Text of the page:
Everyone, and I mean everyone, has a bad habit (or three), and even if you’re not the resolution type, making one change this year can do wonders for your health, looks and self-esteem. Here are five common not-so-great habits, and how to break ’em for good:
Bad habit: Late Night Fridge Raiding
Eating late at night in itself isn’t bad for you, but chances are you’re eating cold pizza instead of apple slices. Adding those extra calories does the late-night damage, according to a 2005 Oregon Health & Science University study. Snacking late at night can also exacerbate symptoms for those prone to heartburn, as lying down after eating makes it easier for stomach acid to flow into the esophagus.
Break it Boredom, not hunger, is of the root cause of late-night eating, says Pamela Peeke, MD, author of Fit to Live. Once the craving hits, focus on an activity that engages you until it’s time to go to sleep, such as e-mail, a crossword puzzle, or meditation. It’s also common for people to chow down while watching TV. In fact, a study from the Smell and Taste Treatment and Research Foundation in Chicago found that people who were allowed to eat as many potato chips as they wanted ate 44% more chips while watching Letterman than while not watching TV. Keep your hands busy while you watch by folding laundry, using your BlackBerry, or knitting—that way you won’t be tempted to break out the Ruffles.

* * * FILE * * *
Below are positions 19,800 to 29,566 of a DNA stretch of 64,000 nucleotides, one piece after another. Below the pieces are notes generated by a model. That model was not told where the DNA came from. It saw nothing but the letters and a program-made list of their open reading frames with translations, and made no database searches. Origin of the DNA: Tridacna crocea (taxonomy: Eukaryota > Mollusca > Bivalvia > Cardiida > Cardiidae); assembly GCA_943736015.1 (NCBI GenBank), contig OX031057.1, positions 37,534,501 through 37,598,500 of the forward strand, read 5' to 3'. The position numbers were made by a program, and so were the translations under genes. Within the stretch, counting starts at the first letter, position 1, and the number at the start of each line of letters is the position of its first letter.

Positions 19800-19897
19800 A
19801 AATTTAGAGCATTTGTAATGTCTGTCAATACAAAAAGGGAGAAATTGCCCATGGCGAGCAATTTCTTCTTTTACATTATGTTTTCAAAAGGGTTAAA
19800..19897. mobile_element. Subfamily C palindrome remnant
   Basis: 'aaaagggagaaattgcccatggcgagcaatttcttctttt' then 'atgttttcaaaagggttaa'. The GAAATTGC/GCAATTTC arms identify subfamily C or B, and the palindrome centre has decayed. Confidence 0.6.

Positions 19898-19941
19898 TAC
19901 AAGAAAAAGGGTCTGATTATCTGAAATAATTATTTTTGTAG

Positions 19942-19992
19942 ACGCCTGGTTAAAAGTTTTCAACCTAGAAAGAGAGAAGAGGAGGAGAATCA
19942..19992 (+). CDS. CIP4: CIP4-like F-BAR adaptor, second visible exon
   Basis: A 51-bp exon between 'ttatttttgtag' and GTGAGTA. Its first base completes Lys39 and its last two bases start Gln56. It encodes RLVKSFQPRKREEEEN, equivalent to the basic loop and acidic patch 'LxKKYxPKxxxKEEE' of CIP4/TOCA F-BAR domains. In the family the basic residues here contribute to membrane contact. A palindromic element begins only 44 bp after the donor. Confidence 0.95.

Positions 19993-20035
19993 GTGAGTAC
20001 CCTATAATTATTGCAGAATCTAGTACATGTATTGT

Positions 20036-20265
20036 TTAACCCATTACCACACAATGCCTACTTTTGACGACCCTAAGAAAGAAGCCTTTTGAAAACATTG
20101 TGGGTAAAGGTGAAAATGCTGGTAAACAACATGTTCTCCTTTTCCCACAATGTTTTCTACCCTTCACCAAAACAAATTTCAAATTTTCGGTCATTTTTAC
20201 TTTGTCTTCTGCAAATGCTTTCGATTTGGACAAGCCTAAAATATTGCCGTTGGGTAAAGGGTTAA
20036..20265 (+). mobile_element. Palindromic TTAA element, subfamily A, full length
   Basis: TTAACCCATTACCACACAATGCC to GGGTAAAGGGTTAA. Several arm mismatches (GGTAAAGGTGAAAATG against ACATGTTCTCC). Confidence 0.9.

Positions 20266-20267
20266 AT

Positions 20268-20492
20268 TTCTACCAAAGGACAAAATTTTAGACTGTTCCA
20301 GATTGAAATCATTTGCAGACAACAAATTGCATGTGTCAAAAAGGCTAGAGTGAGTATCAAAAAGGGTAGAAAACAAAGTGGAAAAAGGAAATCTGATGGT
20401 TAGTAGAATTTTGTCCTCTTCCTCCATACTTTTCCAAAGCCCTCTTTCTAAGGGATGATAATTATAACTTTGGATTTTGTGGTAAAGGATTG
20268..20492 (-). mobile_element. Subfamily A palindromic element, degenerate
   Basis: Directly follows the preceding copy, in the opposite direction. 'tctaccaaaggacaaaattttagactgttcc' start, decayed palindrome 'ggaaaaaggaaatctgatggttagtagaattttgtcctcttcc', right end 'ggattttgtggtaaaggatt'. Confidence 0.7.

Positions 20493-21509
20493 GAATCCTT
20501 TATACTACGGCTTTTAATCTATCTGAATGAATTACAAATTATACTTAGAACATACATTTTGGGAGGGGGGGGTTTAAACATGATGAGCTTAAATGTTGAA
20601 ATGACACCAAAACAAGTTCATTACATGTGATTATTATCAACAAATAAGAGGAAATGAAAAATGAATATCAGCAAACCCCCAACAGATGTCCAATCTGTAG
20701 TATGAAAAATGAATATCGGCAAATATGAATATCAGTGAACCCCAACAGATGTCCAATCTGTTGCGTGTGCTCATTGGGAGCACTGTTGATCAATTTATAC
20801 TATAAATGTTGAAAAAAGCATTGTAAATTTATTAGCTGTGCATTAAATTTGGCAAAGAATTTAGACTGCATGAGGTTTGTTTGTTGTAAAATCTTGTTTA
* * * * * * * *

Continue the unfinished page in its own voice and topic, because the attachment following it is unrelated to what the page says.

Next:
Bad habit: Smoking
We don’t need to remind you of all the health risks associated with smoking (heart attack, lung cancer, emphysema, and cancer of the mouth, throat, stomach, bladder, kidney, and cervix), but here’s one you might not have considered: money. Lots of it. The cost of one pack plus taxes averages $4.49, so if you smoke a pack a day, you’re turning a whopping $1,639 a year into nothing but smoke, ashes, and nice black spots on your formerly pretty pink lungs.
Break it: Ask your doctor about drugs that can help kick-start your quitting process and help you combat cravings and withdrawal. For instance, Zyban, an antidepressant, helps reduce psychological withdrawal symptoms such as frustration, restlessness, anxiety, and irritability. Chantix blocks the effects of nicotine on your brain, which helps reduce cravings. According to a study, 44% of smokers were able to quit after 12 weeks using Chantix, and another study showed that Zyban was nearly twice as effective as a nicotine patch in helping smokers quit.
3)Bad habit: Forgetting to Floss
Flossing helps prevent gum disease and keeps your teeth and gums looking good, but it may also stave off non-mouth-related diseases: A 2005 study in the journal Circulation showed that older adults with higher levels of four gum disease-causing bacteria in their mouths also tend to have thicker carotid arteries, which raise the risk of stroke and heart attack. That’s scary business, because 90% of dentists say that most patients don’t floss regularly.
Break it: Buy a floss-holding device, such as the Flossmate Floss Holder to make the process easier and faster. In an Indiana University study, 50% of previous nonflossers were doing so regularly 6 months after introducing floss to their routine; 85% of the new flossers used a holding device—only 15% preferred doing without the aid. Then incorporate flossing into your morning routine before or after brushing.
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